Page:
There are fewer students in Tasmania who can spell and write above the national average than there were when NAPLAN testing was introduced 10 years ago.
The national tests were introduced for grades 3, 5, 7 and 9 in 2008 and measures students' and schools' performance over five key indicators - spelling, writing, grammar, reading and numeracy.
Analysis of NAPLAN results data for Tasmanian students who are above the national average for the five key indicators reflects a trend of incidental increase, of only 1-3 per cent over the 10 years to 2018.
In some grade levels and for some subjects, as for spelling, there are less Tasmanian students who are above the national average now than in 2008.
The effectiveness of standardised testing has been called into question over the 10 years since NAPLAN was introduced, with several calls made over the years to review the system in its current format.
University of Tasmania academic Damon Thomas, who is conducting a PhD study to investigate how NAPLAN informs secondary English teachers, said the results called into question the aims of the system.
"NAPLAN has its place so it's very important and the potential of it is massive," he said.
"However, it's a flawed system - one of the objectives is to drive school improvement, but the data shows that we haven't had that much improvement."
NAPLAN tests are conducted in May for all students across the grade and subject levels.
Each year more than one million students sit the tests nationally.
They are the only national assessments that provide nationally comparable data on the performance of students in the vital areas of literacy and numeracy.
Professor Thomas said the results were concerning, particularly when you take into account the national average is tabled as the average 'pass mark' for students.
Rates of those students who were at the 'pass mark' were not improving by much or were in relatively significant decline, depending on the grade level and the subject.
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ARGUMENT FOR PERSUASION
Data analysis of Tasmania's results shows that the rates of students who were above the national average for writing persuasive texts had actually declined over the past 10 years.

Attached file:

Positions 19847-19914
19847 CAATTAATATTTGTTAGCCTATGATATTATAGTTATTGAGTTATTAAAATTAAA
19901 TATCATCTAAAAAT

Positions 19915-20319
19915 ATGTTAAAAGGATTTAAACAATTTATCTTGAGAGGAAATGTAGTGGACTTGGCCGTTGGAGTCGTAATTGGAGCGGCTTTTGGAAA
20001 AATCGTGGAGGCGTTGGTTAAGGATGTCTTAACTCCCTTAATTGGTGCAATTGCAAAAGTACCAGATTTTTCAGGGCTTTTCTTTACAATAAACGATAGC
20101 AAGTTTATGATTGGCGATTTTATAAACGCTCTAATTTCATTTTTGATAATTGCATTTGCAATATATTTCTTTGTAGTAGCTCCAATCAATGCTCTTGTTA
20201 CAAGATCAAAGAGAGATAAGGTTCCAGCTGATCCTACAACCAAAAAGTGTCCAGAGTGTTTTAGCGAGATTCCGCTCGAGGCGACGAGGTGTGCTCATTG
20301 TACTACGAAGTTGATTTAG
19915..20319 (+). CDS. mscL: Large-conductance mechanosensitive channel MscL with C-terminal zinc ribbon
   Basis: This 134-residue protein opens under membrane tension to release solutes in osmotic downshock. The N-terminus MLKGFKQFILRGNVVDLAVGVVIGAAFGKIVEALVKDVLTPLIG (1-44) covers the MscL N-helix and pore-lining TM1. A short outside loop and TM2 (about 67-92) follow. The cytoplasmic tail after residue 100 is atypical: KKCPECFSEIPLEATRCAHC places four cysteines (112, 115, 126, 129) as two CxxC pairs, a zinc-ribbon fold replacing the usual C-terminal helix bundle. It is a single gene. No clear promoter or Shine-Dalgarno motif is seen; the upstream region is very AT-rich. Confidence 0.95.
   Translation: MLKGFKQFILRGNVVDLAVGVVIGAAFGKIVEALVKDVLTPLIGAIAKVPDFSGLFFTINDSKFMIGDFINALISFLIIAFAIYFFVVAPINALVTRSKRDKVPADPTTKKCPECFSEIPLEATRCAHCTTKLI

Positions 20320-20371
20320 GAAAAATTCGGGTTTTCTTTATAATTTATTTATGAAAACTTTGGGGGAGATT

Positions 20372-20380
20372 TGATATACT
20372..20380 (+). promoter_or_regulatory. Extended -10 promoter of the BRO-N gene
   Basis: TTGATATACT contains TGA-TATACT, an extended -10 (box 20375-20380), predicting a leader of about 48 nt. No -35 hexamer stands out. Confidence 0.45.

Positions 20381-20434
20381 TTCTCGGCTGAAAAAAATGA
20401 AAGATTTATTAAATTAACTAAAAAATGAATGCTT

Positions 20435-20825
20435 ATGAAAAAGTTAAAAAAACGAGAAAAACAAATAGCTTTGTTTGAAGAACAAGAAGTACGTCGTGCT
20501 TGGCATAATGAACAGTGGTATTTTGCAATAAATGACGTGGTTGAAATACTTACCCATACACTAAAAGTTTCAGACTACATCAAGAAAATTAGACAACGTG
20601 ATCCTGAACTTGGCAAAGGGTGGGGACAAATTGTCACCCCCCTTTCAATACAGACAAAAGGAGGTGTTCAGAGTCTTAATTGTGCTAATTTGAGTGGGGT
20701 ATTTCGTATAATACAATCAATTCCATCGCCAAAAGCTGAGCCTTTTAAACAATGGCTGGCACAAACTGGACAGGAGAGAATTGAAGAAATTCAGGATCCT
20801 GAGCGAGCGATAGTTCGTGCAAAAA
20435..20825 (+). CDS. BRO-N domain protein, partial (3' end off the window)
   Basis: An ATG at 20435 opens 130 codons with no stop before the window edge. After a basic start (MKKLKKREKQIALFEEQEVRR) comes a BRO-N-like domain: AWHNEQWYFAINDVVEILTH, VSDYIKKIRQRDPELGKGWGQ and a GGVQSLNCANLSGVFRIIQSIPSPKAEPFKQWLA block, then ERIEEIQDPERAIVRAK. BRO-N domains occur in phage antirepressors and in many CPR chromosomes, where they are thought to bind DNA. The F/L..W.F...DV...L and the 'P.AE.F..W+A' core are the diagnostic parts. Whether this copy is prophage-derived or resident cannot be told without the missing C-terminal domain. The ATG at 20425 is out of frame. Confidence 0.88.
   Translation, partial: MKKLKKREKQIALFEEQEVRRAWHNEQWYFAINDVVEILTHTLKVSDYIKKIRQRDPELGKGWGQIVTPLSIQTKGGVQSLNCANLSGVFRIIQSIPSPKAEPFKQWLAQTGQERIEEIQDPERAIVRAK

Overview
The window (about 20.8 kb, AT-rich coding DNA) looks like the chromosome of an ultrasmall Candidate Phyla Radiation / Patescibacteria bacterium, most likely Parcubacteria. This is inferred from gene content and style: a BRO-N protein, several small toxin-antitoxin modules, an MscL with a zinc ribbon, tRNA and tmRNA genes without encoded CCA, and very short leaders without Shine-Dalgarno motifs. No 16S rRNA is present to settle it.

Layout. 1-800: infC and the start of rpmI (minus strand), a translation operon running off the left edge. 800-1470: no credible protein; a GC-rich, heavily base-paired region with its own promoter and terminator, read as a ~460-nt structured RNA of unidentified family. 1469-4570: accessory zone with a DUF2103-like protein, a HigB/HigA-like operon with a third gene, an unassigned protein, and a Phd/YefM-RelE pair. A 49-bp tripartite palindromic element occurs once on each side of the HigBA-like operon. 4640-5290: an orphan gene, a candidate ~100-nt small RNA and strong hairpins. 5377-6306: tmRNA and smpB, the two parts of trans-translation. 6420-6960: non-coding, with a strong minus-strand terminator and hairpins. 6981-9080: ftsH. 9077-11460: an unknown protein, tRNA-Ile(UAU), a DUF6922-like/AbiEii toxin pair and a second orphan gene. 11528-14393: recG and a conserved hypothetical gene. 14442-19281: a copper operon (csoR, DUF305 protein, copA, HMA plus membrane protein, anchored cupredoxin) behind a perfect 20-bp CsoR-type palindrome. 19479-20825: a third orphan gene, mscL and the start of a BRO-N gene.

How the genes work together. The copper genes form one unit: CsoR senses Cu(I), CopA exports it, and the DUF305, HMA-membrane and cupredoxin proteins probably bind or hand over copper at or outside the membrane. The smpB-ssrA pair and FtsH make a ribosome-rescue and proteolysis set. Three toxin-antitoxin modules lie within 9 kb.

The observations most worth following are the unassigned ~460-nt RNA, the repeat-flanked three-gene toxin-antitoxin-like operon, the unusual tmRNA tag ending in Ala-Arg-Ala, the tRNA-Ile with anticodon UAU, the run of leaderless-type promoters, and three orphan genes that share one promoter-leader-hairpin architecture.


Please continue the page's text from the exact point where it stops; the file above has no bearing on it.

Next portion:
All grade levels showed a decline in the number of students who were above the national average when comparing 2008 to 2018.
Grade 9 students saw the biggest decline, with rates going down from 84.1 per cent to 75.9 per cent.
Professor Thomas said the data for writing also showed the biggest difference between the genders, with females outperforming males.
"In Grade 9 we are seeing that one in five men don't know how to write a persuasive text, which is the age when they are going to need it the most," he said.
Persuasive texts include essays, employment cover letters and texts such as letters to the editor or writing to a Member of Parliament.
"It's about presenting an argument, and persuading the reader towards your way of thinking, it's a crucial skill that adults need to have," Professor Thomas said.
Professor Thomas has studied NAPLAN and education performance for the past eight years and said his interest lay particularly in writing.
His research project is a joint one conducted with members from UTAS Law, Education and Arts faculties, along with the Peter Underwood Centre.
The two-year project aimed to understand how NAPLAN informed teachers in the secondary English classroom.
While he only has preliminary results so far, Professor Thomas said there had already been some surprising results.
"Regarding the value of NAPLAN, the majority of teachers believed it had improved how schools coordinate the teaching of persuasive writing; helped students improve their persuasive writing; supported their assessments of writing; and led to more teaching of persuasive writing in schools," he said.